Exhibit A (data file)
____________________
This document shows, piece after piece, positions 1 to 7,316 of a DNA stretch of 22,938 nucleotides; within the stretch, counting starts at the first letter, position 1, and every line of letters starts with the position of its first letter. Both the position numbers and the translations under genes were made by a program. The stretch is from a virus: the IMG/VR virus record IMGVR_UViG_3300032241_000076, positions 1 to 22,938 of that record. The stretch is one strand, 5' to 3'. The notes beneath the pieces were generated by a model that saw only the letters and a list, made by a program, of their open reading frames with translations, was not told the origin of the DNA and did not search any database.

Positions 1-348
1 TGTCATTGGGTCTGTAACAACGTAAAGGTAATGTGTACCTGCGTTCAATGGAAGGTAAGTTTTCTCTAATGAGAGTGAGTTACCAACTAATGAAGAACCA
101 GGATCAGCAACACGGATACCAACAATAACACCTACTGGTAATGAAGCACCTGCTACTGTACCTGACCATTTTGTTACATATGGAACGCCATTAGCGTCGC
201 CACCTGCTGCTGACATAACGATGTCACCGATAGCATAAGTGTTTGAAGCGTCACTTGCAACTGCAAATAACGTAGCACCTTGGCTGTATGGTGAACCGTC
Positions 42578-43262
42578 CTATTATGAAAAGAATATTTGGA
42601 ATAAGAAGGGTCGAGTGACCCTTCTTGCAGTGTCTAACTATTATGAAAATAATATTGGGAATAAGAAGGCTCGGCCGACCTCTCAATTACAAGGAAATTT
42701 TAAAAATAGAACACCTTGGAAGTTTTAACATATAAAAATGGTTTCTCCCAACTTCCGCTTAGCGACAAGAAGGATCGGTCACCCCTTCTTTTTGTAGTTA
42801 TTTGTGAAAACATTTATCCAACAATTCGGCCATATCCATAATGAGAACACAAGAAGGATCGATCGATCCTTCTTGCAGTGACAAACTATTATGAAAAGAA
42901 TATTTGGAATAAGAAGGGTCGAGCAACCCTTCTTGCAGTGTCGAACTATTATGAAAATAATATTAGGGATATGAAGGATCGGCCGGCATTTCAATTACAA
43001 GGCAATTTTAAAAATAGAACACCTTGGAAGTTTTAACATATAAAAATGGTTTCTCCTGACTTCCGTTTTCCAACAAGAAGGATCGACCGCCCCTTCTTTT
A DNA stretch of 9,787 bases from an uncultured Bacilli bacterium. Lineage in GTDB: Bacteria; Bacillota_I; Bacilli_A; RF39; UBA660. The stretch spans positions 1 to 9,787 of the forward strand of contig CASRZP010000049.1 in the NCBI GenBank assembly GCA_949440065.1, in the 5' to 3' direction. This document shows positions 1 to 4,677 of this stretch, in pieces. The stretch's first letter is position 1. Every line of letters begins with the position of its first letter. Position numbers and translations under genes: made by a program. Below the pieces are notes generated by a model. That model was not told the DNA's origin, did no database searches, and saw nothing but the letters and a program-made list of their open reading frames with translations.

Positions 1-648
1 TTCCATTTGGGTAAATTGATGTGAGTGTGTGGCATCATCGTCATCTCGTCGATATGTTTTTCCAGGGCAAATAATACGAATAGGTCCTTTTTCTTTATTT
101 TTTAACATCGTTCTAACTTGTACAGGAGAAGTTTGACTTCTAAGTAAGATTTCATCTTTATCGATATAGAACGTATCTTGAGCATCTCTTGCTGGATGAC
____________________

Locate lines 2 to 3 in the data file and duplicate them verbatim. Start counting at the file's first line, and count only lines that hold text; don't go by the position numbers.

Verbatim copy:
Positions 1-348
1 TGTCATTGGGTCTGTAACAACGTAAAGGTAATGTGTACCTGCGTTCAATGGAAGGTAAGTTTTCTCTAATGAGAGTGAGTTACCAACTAATGAAGAACCA